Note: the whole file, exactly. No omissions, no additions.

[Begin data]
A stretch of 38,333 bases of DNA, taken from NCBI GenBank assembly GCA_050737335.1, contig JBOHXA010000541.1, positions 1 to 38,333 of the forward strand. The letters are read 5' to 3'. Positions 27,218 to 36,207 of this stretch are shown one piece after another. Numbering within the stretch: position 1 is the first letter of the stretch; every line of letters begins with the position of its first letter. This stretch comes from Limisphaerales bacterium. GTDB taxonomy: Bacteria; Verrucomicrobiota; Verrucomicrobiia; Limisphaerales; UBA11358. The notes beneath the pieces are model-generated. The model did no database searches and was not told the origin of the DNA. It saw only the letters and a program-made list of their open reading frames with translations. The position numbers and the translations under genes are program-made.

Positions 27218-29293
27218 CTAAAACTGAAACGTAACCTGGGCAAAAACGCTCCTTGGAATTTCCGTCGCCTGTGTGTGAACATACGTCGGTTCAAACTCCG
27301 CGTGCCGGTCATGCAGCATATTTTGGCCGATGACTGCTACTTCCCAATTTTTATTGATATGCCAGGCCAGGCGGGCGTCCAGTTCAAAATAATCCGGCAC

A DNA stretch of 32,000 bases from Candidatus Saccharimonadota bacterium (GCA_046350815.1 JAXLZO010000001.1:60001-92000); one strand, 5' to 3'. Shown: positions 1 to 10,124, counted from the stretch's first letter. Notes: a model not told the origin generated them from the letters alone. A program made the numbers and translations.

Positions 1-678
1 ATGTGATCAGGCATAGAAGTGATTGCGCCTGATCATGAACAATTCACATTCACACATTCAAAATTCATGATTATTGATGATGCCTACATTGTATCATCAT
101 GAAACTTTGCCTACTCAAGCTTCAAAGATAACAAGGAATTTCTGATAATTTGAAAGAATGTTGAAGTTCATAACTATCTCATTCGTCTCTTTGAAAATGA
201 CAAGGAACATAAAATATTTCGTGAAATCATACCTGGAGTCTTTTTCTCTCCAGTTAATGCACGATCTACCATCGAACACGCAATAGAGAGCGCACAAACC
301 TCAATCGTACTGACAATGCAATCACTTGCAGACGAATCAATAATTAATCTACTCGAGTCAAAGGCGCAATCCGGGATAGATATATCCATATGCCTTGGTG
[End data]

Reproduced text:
A stretch of 38,333 bases of DNA, taken from NCBI GenBank assembly GCA_050737335.1, contig JBOHXA010000541.1, positions 1 to 38,333 of the forward strand. The letters are read 5' to 3'. Positions 27,218 to 36,207 of this stretch are shown one piece after another. Numbering within the stretch: position 1 is the first letter of the stretch; every line of letters begins with the position of its first letter. This stretch comes from Limisphaerales bacterium. GTDB taxonomy: Bacteria; Verrucomicrobiota; Verrucomicrobiia; Limisphaerales; UBA11358. The notes beneath the pieces are model-generated. The model did no database searches and was not told the origin of the DNA. It saw only the letters and a program-made list of their open reading frames with translations. The position numbers and the translations under genes are program-made.

Positions 27218-29293
27218 CTAAAACTGAAACGTAACCTGGGCAAAAACGCTCCTTGGAATTTCCGTCGCCTGTGTGTGAACATACGTCGGTTCAAACTCCG
27301 CGTGCCGGTCATGCAGCATATTTTGGCCGATGACTGCTACTTCCCAATTTTTATTGATATGCCAGGCCAGGCGGGCGTCCAGTTCAAAATAATCCGGCAC

A DNA stretch of 32,000 bases from Candidatus Saccharimonadota bacterium (GCA_046350815.1 JAXLZO010000001.1:60001-92000); one strand, 5' to 3'. Shown: positions 1 to 10,124, counted from the stretch's first letter. Notes: a model not told the origin generated them from the letters alone. A program made the numbers and translations.

Positions 1-678
1 ATGTGATCAGGCATAGAAGTGATTGCGCCTGATCATGAACAATTCACATTCACACATTCAAAATTCATGATTATTGATGATGCCTACATTGTATCATCAT
101 GAAACTTTGCCTACTCAAGCTTCAAAGATAACAAGGAATTTCTGATAATTTGAAAGAATGTTGAAGTTCATAACTATCTCATTCGTCTCTTTGAAAATGA
201 CAAGGAACATAAAATATTTCGTGAAATCATACCTGGAGTCTTTTTCTCTCCAGTTAATGCACGATCTACCATCGAACACGCAATAGAGAGCGCACAAACC
301 TCAATCGTACTGACAATGCAATCACTTGCAGACGAATCAATAATTAATCTACTCGAGTCAAAGGCGCAATCCGGGATAGATATATCCATATGCCTTGGTG